Saturday, October 4, 2014

City on Fire

City on Fire; crime drama, Hong Kong/ China, 1987; D: Ringo Lam, S: Chow Yun-fat, Danny Lee, Sun Yueh, Carrie Ng

A gang robs a jewelry story in Hong Kong and escapes. In order to catch the gang, Inspector Lau persuades the unwilling cop Chow to infiltrate its circle by pretending to be an arms smuggler. Chow however wants this to be his last assignment since he is fed up with the police job, among others because he cannot focus on his relationship with girlfriend Hung. Chow manages to enter the crime gang and pretend to be one of the thieves, and even worse, becomes friends with gangster Fu. He informs the police who prevent another robbery of a jewelry, but they follow them to a desolate cabin, which ends in a bloody shootout. Chow dies, while Fu gets arrested.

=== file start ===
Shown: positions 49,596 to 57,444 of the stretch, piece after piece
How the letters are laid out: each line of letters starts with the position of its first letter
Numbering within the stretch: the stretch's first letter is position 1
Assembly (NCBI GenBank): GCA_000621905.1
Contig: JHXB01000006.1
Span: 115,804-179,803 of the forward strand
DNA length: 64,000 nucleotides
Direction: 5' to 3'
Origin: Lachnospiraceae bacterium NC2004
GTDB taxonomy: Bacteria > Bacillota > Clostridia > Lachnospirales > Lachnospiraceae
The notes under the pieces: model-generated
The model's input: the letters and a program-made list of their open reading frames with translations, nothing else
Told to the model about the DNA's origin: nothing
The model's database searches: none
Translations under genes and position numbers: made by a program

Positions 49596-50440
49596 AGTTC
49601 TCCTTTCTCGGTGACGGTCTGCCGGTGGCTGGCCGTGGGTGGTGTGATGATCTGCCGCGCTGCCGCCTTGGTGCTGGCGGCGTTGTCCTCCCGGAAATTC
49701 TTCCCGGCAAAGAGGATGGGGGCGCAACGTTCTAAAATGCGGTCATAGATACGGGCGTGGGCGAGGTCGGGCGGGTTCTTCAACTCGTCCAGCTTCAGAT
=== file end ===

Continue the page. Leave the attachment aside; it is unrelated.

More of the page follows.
Ringo Lam's "City on Fire" retroactively gained fame in the West after Tarantino admit it as a major influence on his debut crime film "Reservoir Dogs": however, while Tarantino's story focused on what happened to a crime gang after the robbery, Lam's film focused the story more on what happened before, thus enabling a longer time for anxiety that leads up to the final jewel robbery and the finale, which paved the way for great character development of his main hero, reluctant cop Chow (excellent Chow Yun-fat), who has to suffer privately and professionally for being a "mole" in a criminal circle. The film is not among the best titles coming from the Hong Kong cinema, obvious in a few clumsy scenes and a rather rushed ending, but it has that 80s flair that carries the storyline with ease, while managing to stay suspenseful to the end. It also has a few "relaxing" moments, in probably one of the funniest and goofiest marriage proposals ever caught on film, in the scene where Chow pulls out a ring from his mouth and proposes his girlfriend while they are both taking a shower! The most memorable scene is arguably the one where three gangsters take Chow to the top of the hill overseeing Hong Kong and threaten to kill him in the graveyard since they suspect he might be a police snitch. Overall, Lam proved a sixth sense for crafting aesthetically pleasant crime films, delivering a very good tuition for other filmmakers.


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